2840 West Bay Drive, # 250, Belleair Bluffs, Florida 33770
Copies can be ordered from the Humanities Exchange website at:
http://humanities-exchange.org/

Quantity sales. Special discounts are available on quantity purchases by corporations, associations, and others. For details, contact the address above.

Title: Sky High and Riding Low, by Susan Hammond

“I pesently own a Chrysler 300, and each time I drive to work in New York City I pass the beautiful Chrysler Building  I chose to create a hubcap showing antique Chryslers as well as the historic Chrysler Building.”   — Susan Hammond

 

How Art Can Transform A Hospital

 

Wonderland Aspen, 2014, by Albert Delamour, Metallic C-Print. Recent acquisition.

Art:  The Cure for the Hospital Environment

For quite some time,  hospitals and medical centers have been incorporating art into their facilities.  Art transforms the environment and fosters a life-affirming, restorative and supportive environment that helps the patients, their families, caregivers, students, faculty and the community.

One of the most innovative is the art program initiated in 2014 by the Montefiore University Hospital for the Albert Einstein College of Medicine, in the Bronx, New York.


The Fine Art Collection

Cut Flowers by Babette Bloch, 2016, Stainless steel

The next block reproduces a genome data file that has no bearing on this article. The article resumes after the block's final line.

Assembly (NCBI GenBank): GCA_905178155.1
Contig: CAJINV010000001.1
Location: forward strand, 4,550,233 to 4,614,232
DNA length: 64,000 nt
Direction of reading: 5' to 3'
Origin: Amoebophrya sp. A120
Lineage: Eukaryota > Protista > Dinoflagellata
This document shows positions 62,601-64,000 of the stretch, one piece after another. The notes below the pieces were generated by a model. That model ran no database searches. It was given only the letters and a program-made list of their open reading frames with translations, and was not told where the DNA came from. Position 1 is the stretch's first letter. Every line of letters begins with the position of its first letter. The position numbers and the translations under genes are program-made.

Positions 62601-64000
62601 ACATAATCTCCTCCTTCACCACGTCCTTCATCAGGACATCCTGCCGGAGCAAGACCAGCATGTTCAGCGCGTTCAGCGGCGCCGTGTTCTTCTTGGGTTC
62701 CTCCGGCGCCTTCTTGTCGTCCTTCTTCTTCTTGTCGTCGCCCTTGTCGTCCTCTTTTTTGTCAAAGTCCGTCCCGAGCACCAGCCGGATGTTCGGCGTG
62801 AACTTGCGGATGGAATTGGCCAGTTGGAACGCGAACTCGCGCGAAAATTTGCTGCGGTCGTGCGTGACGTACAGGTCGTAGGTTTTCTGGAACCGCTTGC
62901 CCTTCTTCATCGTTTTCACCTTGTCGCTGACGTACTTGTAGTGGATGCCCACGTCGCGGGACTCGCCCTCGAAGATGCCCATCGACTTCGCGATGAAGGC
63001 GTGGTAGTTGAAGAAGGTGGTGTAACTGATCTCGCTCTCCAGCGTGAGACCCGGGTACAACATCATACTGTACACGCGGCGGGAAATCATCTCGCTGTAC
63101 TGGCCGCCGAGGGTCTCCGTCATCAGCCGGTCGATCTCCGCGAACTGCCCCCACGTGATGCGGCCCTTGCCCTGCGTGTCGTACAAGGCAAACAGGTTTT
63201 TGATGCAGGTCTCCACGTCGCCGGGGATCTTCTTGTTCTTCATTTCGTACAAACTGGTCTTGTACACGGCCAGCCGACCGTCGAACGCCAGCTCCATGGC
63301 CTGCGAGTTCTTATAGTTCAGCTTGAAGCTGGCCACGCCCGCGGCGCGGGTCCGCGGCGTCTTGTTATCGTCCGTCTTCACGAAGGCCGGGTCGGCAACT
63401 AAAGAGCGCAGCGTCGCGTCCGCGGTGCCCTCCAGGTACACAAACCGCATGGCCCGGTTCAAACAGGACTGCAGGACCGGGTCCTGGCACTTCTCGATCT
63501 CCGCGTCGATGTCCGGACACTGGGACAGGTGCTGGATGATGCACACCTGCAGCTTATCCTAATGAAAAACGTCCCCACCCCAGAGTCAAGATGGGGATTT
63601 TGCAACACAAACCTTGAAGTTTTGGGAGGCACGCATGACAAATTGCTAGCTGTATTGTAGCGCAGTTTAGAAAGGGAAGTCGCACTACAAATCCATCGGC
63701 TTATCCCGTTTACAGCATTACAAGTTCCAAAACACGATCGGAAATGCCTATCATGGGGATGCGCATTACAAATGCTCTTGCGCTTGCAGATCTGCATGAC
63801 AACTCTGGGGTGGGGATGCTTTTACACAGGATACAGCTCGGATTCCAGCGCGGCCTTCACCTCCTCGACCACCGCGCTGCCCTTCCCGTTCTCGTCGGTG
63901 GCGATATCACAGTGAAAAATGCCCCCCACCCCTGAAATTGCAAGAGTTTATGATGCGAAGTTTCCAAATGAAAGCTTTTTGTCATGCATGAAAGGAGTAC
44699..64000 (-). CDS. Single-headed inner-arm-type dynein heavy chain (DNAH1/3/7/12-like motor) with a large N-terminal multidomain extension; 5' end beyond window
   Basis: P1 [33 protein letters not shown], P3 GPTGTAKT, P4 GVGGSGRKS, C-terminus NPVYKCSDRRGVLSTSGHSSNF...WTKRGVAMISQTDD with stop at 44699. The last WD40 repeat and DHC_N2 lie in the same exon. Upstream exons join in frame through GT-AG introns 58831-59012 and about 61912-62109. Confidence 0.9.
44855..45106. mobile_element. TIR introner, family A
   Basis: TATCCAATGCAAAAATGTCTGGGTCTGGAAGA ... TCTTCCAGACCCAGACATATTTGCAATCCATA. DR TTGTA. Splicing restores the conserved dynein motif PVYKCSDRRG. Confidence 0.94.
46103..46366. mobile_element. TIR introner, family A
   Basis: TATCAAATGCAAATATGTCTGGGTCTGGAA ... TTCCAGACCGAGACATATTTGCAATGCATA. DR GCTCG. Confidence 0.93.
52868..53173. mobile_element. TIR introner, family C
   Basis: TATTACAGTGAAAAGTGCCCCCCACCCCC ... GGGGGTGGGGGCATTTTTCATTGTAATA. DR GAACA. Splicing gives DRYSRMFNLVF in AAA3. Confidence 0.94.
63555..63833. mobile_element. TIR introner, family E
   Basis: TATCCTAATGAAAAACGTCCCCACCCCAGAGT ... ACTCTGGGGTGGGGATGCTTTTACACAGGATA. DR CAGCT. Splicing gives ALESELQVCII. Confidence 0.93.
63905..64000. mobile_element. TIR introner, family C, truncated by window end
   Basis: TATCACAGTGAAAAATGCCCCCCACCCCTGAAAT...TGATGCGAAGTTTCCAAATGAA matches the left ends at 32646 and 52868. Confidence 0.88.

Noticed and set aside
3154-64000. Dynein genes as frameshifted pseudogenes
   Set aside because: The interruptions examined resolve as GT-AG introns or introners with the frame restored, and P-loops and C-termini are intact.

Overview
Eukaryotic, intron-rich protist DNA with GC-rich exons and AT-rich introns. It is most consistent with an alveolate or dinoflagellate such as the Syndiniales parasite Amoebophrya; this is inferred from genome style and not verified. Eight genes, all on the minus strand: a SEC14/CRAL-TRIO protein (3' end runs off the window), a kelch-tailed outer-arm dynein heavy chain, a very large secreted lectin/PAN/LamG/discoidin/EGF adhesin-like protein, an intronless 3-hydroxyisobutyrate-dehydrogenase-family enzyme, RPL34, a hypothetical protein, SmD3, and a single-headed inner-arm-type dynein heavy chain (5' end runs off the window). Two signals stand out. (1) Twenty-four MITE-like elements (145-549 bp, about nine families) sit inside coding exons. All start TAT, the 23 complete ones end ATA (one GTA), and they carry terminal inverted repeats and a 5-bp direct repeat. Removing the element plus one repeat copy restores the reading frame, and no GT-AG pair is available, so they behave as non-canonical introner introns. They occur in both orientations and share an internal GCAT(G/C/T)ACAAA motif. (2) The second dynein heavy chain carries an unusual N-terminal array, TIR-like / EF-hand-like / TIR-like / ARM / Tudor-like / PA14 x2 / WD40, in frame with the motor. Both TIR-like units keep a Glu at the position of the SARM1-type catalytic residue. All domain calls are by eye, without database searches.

Using laser-cut and water jet-cut stainless steel, Bloch challenges the limitations of metalwork. Her art seems organic and weightless, allowing for her natural themes to shine and reflect their surrounding environment. Through her use of story-telling, Bloch’s works expand on the landscapes that they exist within. The poetic transformation and reinvention of steel brings life to Bloch’s work on a larger than life scale.


The Fine Art Collection has been assembled through acquisitions, commissions, exhibitions, donations of art and other related visual arts programming.

Curated Projects

Curated programs are installed in various locations throughout the hospital system. Whether it’s a lobby, an administrative office, or patient areas, there is great care to select appropriate artwork for each space.

The program is conttinually adding to the collection as well as arworks for the ARTViews Galleries. For Artists: Montefiore is seeking to purchase original artwork for key public locations at multiple medical center locations. This call is open to all artists working and/or residing in the Bronx as well as the tri-state area (NY/NJ/CT).